Ketamine helps patients with severe depression 'when nothing else works', doctors say | The Independent Ketamine can provide relief to patients with severe depression “where nothing has helped before”, researchers calling for a new approach to the drug’s medical use have said. For six years, scientists from Oxford University have been using ketamine to treat more than 100 people with treatment-resistant depression. They said patients who received a series of carefully administered intravenous infusions of the drug, followed by oral top-ups, showed sustained improvement in around 40 per cent of cases – a significant result when other antidepressants have failed. “There are lots of people who are currently resistant to antidepressant drugs and psychotherapies,” consultant psychiatrist Rupert McShane told The Independent. “We’d like to see some more centres developing expertise [about ketamine] and starting to use it.” “A lot of people would never want to have ECT, largely because of stigma. “When people are having an infusion, during that period they feel very peculiar. Reuse content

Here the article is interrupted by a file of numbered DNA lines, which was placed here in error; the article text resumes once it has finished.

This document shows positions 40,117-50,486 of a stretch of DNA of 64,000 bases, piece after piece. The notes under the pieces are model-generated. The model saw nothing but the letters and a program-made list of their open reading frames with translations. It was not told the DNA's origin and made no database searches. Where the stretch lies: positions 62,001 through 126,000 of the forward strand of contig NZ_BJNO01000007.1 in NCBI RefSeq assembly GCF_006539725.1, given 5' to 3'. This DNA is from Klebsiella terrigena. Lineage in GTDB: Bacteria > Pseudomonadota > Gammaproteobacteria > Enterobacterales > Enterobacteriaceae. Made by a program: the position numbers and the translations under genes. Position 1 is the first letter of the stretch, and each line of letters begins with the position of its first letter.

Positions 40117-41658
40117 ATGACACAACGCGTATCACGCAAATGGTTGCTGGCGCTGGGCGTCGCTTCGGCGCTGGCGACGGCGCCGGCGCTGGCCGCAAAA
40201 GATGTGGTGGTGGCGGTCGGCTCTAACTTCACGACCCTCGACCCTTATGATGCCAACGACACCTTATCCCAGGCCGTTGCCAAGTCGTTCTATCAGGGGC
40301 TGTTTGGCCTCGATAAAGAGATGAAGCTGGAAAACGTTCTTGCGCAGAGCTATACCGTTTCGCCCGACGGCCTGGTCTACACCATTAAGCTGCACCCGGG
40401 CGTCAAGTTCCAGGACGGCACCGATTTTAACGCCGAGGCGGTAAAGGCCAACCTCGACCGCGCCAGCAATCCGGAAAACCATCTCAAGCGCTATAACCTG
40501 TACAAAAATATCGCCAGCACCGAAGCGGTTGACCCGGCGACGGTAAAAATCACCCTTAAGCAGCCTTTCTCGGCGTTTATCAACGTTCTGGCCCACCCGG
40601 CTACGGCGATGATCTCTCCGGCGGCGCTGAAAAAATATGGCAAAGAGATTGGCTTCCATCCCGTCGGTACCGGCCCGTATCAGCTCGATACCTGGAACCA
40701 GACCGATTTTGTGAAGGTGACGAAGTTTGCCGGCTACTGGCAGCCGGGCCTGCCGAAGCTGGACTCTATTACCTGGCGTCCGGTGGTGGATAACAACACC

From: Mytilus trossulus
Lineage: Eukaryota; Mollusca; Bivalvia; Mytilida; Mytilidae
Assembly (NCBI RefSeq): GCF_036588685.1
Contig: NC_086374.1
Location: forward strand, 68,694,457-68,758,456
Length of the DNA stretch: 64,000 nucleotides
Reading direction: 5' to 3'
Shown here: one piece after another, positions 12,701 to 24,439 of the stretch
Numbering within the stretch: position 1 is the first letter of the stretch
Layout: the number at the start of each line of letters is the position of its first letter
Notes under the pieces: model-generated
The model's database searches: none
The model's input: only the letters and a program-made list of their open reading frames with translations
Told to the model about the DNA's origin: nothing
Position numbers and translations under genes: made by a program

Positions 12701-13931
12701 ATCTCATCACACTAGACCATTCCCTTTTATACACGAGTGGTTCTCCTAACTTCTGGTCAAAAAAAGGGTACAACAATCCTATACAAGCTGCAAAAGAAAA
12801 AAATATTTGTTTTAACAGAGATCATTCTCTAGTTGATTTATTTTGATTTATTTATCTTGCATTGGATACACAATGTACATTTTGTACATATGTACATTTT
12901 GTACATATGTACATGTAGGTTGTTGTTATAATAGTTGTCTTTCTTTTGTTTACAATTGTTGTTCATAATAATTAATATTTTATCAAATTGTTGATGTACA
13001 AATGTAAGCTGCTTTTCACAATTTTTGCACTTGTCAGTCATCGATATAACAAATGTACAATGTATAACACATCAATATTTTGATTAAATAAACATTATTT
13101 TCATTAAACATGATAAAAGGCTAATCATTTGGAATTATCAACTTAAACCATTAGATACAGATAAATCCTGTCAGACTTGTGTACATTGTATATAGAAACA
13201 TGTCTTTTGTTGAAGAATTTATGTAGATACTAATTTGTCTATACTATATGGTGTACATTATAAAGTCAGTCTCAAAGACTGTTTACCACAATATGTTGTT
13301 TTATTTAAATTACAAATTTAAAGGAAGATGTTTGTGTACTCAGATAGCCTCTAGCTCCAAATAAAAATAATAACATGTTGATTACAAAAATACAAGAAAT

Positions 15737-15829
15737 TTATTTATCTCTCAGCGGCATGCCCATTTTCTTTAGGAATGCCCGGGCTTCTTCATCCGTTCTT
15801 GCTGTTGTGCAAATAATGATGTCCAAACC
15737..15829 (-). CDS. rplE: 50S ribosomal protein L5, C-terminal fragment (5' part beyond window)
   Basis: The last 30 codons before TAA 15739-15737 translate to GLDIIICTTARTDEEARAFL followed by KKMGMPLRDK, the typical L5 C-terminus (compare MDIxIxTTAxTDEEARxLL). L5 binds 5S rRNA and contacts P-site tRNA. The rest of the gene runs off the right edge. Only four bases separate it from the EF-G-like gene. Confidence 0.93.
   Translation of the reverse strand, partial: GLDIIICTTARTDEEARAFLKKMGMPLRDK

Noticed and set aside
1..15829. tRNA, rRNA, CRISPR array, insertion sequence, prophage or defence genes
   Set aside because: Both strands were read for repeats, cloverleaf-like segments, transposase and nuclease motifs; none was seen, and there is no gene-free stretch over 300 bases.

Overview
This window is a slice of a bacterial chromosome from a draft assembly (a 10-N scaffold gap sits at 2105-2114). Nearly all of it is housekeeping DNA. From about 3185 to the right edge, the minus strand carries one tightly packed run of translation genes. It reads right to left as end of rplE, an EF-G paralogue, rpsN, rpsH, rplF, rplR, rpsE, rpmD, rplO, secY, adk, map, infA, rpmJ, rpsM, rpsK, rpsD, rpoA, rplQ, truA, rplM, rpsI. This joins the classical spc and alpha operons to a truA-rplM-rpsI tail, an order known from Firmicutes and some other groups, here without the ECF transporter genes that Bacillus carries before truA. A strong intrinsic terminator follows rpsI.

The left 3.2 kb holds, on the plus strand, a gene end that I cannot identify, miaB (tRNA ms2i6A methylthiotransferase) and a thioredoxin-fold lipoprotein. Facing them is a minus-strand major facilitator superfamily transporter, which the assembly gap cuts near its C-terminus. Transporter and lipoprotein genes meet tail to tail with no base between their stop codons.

Ayahuasca - National Geographic Adventure Magazine or centuries, Amazonian shamans have used ayahuasca as a window into the soul. The sacrament, they claim, can cure any illness. The author joins in this ancient ritual and finds the worlds within more terrifying—and enlightening—than ever imagined. I will never forget what it was like. Suddenly, I swirled down a tunnel of fire, wailing figures calling out to me in agony, begging me to save them. "The darkness will never end," he said. "I can," I replied. All at once, I willed myself to rise. "Welcome back," the shaman said. The next morning, I discovered the impossible: The severe depression that had ruled my life since childhood had miraculously vanished. The jungle camp where our shamanistic treatment will take place is some 200 miles (322 kilometers) from the nearest town, Iquitos, deep in the Peruvian Amazon. And then there is me, who a year ago came to Peru on a lark to take the "sacred spirit medicine," ayahuasca, and get worked over by shamans. And so I am back again.